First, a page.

31 Aug 2020
For LGBTQ+ Elders, Social Isolation is more Prevalent
More Americans are getting older every day, according to the US Census Bureau. Among the aging population are people who are also LGBTQ+. Like many other seniors, they face issues of economic insecurity, social isolation, and health problems, and research suggests that social isolation can make seniors more vulnerable to elder abuse.Other health issues impacting elders, such as chronic lung disease, arthritis, impaired mobility, and depression, are associated with social isolation.
For LGBTQ+ elders, social isolation may be more prevalent because they have traditionally tried to minimize the risk of discovery. SAGE has many resources describing how LGBTQ+ elders are more likely than others to experience economic insecurity in old age. As they navigate these challenges, they are seeking options to find safe and affordable housing. Many LGBTQ+ elders choose to move to senior living communities that help them live better lives in congregate settings full of social activities.
More senior living organizations are focusing increased attention on the needs of LGBTQ+ elders. There are good reasons that this is happening. A report by the Williams Institute at UCLA indicates that the population of LGBTQ+ elders will double by 2030. As the LGBTQ+ population demographic grows, senior housing and care operators – whether continuing care retirement communities, assisted living, skilled nursing, memory care, or other options – will need to develop policies that state every resident must be treated with respect and dignity. But not only that, they must have the behavioral practices that support the policies.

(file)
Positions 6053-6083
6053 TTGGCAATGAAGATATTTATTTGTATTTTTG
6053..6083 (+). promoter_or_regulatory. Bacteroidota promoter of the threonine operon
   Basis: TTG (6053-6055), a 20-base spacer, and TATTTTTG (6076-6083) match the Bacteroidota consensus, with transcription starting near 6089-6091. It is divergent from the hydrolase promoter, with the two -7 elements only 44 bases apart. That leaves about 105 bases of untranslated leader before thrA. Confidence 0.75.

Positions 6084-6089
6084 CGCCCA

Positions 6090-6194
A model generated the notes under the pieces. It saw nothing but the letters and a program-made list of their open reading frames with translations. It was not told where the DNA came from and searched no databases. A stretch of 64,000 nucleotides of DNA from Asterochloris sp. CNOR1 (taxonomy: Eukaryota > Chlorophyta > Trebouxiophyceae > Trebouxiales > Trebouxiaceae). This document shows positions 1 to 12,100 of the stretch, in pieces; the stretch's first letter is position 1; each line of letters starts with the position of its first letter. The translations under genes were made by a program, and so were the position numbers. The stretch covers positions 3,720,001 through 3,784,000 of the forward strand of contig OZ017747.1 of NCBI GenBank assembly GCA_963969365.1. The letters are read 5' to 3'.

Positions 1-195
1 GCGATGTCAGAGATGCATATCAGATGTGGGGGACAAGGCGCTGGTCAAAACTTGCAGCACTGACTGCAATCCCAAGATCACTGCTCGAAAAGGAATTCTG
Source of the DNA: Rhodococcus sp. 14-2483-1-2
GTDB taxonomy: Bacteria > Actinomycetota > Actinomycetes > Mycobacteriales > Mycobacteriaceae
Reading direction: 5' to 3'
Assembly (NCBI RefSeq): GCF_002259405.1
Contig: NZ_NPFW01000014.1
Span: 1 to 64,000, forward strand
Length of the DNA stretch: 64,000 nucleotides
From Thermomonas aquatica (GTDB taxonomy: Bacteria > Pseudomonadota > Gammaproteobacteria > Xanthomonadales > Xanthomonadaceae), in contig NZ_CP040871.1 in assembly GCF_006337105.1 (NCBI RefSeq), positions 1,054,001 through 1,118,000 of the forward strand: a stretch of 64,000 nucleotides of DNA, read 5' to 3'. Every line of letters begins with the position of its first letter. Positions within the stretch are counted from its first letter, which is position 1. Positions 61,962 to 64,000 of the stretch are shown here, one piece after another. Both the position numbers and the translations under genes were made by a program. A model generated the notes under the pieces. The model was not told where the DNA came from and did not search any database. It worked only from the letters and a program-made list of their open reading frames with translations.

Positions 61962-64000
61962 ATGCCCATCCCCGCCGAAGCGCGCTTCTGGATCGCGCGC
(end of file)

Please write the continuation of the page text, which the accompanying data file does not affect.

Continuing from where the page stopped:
That is why LGBTQ+ elders are also seeking options that demonstrate cultural competencies and encourage a deep sense of belonging. Indeed, they seek people, places, and institutions where they are welcome. They want the freedom to be open about who they are– to be their most authentic selves. And, rightly so.
As an LGBTQ+ leader who serves as part of the senior leadership team of Baltimore-based Erickson Living, I can say that programs like SAGECare are essential ways to teach our employees LGBTQ+ cultural competency. LGBTQ+ training is a part of overall diversity, inclusion, and belonging strategies to be responsive, respectful, and supportive of the health beliefs and practices of diverse groups.
I have found that by providing this kind of training to employees, we can interact more effectively with people of different cultures. It is an understanding that awareness of culture and terminology is essential to providing the best care to LGBTQ+ people.
Ian Brown is Vice-President for Organizational Development at Erickson Living, a Baltimore-based national developer, operator and manager of continuing care retirement communities.